Donald Trump is a celebrity. He has a star on the Hollywood Walk of Fame, and his lavish lifestyle and relationship history have been chronicled in the tabloids for decades. Trump is as "Big Hollywood" as anyone else featured on the Breitbart vertical—or, as actor Robert Davi wrote for them, "Donald Trump is the John Wayne of Politics." ("Big Hollywood" loves to feature actors willing to talk to the site; Jon Voight announced his Trump endorsement there).
Last year, Clint Eastwood gave an interview to Esquire in which he sounded both entirely like himself and exactly like Trump: "Secretly everybody's getting tired of political correctness, kissing up." "We're really in a pussy generation." "When I grew up, those things weren't called racist." Trump has used the renegade-republican-in-Hollywood handbook to build his political career, and his proximity to liberal celebrity culture allows him to sell himself as a cowboy, a transgressive, a badass.
The man arguably responsible for catapulting Trump to cultural ubiquity is Mark Burnett, the president of MGM Television and Digital Group who produced The Apprentice. Burnett, who created Survivor, is a founding father of reality TV, and has produced some of the genre's biggest hits: The Voice, Shark Tank, Are You Smarter Than a Fifth Grader?. Burnett's shows combine family-friendly fun with capitalist-friendly competition; they have broad appeal, but they've been hits with conservative audiences in particular. Burnett and his wife Roma Downey, who once starred in Touched by an Angel, produced the smash-hit series The Bible for The History Channel, which launched them into the next phase of their careers: producing faith-based film and television. The couple plans to launch "Light TV" with Fox this year, a 24-hour network for "Faith and Family" programming. (Neither Burnett nor Downey could be reached for comment.)
Thanks in part to Burnett and Downey, it's harder than ever to tell where "faith-friendly" entertainment leaves off and "liberal Hollywood" begins. Sony now has a faith-based acquisitions arm, Affirm Films, which has released modest hits such as War Room, Risen, Heaven is For Real, and Miracles from Heaven. The Christian film industry has grown and thrived since the 2014 drama God's Not Dead, which made $60 million on a $2 million budget. Mainstream stars and studios alike have taken notice of the genre's profitability, politics be damned.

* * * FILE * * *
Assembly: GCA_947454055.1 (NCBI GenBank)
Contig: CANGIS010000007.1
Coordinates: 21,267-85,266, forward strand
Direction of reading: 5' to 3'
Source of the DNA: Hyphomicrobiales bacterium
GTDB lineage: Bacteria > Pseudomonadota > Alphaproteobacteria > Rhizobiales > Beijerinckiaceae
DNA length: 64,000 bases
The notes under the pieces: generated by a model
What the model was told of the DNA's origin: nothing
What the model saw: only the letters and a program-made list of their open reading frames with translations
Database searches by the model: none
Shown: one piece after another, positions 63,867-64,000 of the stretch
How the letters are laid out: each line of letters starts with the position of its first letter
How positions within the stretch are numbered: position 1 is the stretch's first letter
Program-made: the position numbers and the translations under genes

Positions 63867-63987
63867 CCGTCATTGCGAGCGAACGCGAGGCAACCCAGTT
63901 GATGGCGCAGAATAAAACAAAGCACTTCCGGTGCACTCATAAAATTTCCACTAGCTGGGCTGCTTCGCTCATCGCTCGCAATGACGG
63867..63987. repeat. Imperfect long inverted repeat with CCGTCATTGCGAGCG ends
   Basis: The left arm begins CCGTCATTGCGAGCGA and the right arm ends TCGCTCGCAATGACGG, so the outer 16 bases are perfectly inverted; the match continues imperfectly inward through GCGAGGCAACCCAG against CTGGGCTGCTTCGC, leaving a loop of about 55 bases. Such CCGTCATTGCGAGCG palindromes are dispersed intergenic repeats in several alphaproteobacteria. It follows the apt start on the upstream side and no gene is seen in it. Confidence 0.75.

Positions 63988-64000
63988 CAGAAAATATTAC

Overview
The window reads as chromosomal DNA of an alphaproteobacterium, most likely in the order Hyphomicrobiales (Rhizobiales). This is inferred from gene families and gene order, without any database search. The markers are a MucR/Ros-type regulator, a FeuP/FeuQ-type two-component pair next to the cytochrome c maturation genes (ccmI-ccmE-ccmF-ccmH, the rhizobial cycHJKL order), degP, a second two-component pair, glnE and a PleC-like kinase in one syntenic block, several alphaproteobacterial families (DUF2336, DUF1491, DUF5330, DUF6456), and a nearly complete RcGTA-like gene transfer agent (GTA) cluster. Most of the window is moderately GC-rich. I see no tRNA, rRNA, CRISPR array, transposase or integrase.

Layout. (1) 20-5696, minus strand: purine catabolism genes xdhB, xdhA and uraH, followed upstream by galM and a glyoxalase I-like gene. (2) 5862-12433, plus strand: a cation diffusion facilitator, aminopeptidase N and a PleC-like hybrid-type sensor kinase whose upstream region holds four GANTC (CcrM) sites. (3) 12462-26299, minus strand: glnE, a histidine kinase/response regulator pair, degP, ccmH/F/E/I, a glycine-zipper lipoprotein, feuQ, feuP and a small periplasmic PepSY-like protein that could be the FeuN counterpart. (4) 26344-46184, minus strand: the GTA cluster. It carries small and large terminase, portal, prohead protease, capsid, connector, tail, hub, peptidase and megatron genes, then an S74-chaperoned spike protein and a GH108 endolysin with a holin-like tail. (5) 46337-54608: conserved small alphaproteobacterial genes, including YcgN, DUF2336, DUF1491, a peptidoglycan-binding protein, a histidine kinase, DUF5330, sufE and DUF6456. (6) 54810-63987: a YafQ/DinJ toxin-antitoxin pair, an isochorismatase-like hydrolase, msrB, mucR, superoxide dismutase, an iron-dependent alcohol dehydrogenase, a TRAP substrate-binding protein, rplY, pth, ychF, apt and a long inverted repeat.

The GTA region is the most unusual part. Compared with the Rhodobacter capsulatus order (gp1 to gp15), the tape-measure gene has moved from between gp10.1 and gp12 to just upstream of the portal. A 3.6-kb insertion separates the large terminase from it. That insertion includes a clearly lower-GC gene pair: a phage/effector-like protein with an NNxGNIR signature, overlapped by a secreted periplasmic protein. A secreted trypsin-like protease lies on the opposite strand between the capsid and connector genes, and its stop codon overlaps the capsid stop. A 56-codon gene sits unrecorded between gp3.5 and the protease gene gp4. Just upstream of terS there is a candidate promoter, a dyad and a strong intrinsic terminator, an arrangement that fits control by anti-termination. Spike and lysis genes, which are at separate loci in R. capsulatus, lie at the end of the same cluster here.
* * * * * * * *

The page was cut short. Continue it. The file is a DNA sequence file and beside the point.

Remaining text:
In an interview with the Washington Post, director Adam McKay (The Big Short, Anchorman) conceded that lots of people who work on films have liberal politics: "Yeah, you have a lot of artists, you have a lot of writers, directors, costume designers … and generally, that's going to skew a little more to to the left." But he also rejected the idea that Hollywood is comprised of artists alone. "As far as Hollywood being liberal, that's the funniest thing I've ever heard. Look, who owns the studios? Viacom, Comcast, Disney. They want to make money. … Sony has a faith-based division and they make movies for, generally, for the right wing. The movie that came out after The Big Short is the Benghazi movie [Michael Bay's 13 Hours]."
I spoke with Corby Pons, who founded Wit PR with partner Marshall Mitchell, about this tension between art and commerce. Wit PR does publicity aimed at "thoughtful, aspirational, spiritual audiences"— audiences that often defy political categorization, some of which undoubtedly lean right. Recent films Wit PR has marketed include A United Kingdom, Hidden Figures, Fences, Hacksaw Ridge, and Patriots Day. Pons has a history in politics (he served as a legislative aide for Congressman Walter B. Jones), and he currently lives in LA where he has worked with most major studios. "I think America has a fixation on the artists, and it's like looking through a straw hole at the industry," he told me. "Studios, networks, labels, etc. are in the bottom line business. There is a tension between how far to push the envelope while not losing the consumer. It's the yin and yang of liberalism and conservatism daily."
Erik Lokkesmoe was a speechwriter for the George W. Bush administration who simultaneously held an executive position at Walden Media, and now markets films through Different Drummer that focus on the "in-betweeners"—or as he sometimes calls them, "The Christians Who Drink Beer Audience." Recent films Different Drummer worked on include Lion, Sully, and Fury; an in-betweener himself, Lokkesmoe rejects political labels and was an early advocate of the #NeverTrump movement.